Radon is a naturally occurring radioactive gas that is produced as radium, thorium, and uranium break down in the soil. The gas seeps upward and is then released into the air. Both odorless and colorless, radon in the home is undetectable without a professional test. When this gas accumulates in areas with inadequate ventilation, it endangers the health of those who spend time inside that building.
How Are We Exposed to Radon?
Exposure occurs when we breathe air that contains high levels of radon. Since you spend a good amount of time in your home, this is where radon is the biggest risk. Radon may seep into the home through small cracks or other openings in your home’s foundation. Once inside, it becomes trapped and builds up to unsafe levels.
Is My Home Safe?
Houses with basements and crawlspaces and slab-built homes can be affected by radon. Modern well-insulated, tightly-sealed homes are at the greatest risk because radon accumulates indoors with no way to escape. One in every 15 homes has high levels of this radioactive gas, putting the household at risk for serious health problems.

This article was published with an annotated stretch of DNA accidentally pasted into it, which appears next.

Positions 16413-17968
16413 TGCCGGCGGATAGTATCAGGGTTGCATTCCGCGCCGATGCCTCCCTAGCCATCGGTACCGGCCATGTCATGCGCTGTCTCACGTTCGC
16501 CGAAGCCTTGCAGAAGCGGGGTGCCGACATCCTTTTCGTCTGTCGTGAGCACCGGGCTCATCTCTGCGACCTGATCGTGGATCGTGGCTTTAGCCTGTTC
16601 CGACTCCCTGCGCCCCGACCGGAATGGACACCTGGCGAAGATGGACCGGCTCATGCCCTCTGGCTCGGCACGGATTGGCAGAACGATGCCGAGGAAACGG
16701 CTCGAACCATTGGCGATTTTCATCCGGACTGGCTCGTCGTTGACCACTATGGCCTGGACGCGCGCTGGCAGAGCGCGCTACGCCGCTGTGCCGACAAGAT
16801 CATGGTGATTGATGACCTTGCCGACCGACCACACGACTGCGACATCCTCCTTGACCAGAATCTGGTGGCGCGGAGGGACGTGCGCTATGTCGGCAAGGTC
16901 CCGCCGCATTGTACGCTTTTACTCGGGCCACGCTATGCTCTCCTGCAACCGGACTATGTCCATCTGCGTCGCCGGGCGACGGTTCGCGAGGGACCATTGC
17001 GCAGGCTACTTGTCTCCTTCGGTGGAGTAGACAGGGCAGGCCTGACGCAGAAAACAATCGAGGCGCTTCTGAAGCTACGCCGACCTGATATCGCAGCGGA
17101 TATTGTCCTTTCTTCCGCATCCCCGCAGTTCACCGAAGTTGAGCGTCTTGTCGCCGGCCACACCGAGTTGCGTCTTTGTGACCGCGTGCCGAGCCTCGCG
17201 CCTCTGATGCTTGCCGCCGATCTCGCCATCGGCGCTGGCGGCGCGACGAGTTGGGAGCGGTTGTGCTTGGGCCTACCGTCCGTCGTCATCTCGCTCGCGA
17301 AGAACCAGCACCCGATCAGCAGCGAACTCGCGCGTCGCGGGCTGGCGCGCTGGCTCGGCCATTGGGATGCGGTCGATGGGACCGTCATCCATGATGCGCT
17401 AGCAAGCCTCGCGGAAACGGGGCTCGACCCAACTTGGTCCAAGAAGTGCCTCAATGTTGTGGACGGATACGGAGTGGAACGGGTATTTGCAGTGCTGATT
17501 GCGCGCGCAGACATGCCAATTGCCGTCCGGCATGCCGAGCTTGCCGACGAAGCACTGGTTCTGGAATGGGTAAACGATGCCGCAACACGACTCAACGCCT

Testing for Radon in the Home
Professional radon testing will determine the levels of the gas in your home. Every homeowner should test at least once per year. Alpha-track detectors, charcoal canisters, and continuous monitors are a few of the short-term test types. Long-term testing kits such as chamber detectors help detect fluctuations of this gas over days and months. While do-it-yourself kits are available, you’ll get more accurate results when you hire a radon professional. A professional is well-trained to administer and interpret the radon test.
How to Reduce the Risks of Radon in Your Home
Radon mitigation is necessary if high levels (4 pCi/L or higher) are found in the home. To help prevent it from building up inside a home, inspect for and seal any cracks in the foundation. Use ventilation fans in crawlspaces to circulate the air and move radon out of the space.
If testing reveals that your home has high levels of this gas, talk to a professional about mitigation solutions. He or she will be able to help you decide on the best system for your home.